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Gabriel Maher

PhD Candidate, Institute for Computational & Mathematical Engineering
Story originally published on May 2016
I am working with the Cardiovascular Biomechanics Computation Lab.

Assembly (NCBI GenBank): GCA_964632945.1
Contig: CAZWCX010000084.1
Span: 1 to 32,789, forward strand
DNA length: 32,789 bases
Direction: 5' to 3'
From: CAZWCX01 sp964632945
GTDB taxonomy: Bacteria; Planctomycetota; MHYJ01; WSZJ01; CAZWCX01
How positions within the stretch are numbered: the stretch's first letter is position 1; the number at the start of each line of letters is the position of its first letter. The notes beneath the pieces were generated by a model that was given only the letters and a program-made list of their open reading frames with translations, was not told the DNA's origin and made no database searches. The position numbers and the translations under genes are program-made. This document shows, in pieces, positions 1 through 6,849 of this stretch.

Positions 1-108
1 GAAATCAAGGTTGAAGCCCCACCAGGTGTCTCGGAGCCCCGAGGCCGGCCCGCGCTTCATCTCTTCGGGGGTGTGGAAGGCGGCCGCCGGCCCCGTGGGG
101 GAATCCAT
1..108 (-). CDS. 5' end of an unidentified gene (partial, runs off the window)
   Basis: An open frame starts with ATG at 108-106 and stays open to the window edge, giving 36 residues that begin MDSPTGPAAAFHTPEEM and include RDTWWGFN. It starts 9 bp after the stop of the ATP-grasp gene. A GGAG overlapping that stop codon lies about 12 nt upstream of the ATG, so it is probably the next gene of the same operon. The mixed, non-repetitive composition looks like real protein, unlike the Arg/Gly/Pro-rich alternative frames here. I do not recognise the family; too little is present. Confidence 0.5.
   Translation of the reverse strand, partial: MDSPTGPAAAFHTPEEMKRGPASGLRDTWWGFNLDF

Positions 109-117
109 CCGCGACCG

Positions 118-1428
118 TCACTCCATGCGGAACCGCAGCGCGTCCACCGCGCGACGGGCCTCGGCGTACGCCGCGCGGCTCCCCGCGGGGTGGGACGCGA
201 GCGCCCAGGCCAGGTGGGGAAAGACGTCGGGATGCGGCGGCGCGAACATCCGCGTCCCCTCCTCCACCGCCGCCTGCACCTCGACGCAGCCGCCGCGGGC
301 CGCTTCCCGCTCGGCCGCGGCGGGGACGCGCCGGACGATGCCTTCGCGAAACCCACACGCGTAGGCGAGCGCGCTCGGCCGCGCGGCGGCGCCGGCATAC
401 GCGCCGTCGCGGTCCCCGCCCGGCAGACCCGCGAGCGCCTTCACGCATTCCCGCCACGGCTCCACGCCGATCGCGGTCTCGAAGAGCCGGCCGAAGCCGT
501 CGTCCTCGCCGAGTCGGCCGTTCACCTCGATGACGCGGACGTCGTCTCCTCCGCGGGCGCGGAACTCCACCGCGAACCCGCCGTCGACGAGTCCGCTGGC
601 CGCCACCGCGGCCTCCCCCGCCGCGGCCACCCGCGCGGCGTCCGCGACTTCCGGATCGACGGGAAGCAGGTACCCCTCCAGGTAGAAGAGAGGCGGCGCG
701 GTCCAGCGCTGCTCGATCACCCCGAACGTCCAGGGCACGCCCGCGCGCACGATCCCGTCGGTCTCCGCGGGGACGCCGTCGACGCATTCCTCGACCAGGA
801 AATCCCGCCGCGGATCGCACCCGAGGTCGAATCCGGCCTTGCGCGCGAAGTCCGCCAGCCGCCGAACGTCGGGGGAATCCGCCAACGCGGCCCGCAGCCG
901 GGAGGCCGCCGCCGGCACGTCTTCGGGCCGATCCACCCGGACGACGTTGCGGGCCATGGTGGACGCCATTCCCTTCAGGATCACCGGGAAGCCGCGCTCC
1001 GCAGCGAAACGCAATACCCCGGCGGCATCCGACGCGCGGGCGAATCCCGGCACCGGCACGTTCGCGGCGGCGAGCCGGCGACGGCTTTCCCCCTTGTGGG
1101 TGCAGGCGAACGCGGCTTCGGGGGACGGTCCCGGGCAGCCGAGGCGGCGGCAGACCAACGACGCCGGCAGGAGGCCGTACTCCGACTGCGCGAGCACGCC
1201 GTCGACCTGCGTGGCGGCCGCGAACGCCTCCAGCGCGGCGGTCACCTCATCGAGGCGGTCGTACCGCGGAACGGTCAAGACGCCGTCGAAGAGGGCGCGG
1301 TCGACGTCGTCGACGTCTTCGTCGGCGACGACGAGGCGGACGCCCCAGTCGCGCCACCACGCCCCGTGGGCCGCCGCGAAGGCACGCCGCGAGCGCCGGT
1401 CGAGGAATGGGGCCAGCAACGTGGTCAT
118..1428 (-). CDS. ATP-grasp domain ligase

This lab is working to build and run simulations of the cardiovascular system, so we can better understand how it works, how it responds to surgeries, biomedical implants, etc. In order to perform these simulations, we currently take MRI or CT scan data and manually construct 3D models of the cardiovascular system. The process takes a very long time. I am working to figure out how we can automate the construction of accurate cardiovascular models to speed up this process. This comes down to an artificial intelligence question of how do we teach a computer to recognize where blood vessels are in MRI or CT scan data. Essentially, we are trying to teach a computer how to analyze MRI data, and then we’re working to optimize this process using machine learning, artificial intelligence, deep learning and comprehensive algorithms. If we’re able to successfully automate 3D cardiovascular model construction, this would make it easier to study and come to better understandings of the causes of particular cardiovascular diseases, or how particular surgeries affect the cardiovascular system. With better simulations, we could also potentially optimize surgical processes. Simulations allow a surgical team to run through a couple of potential surgery options, and then choose the best possible surgery for a patient.

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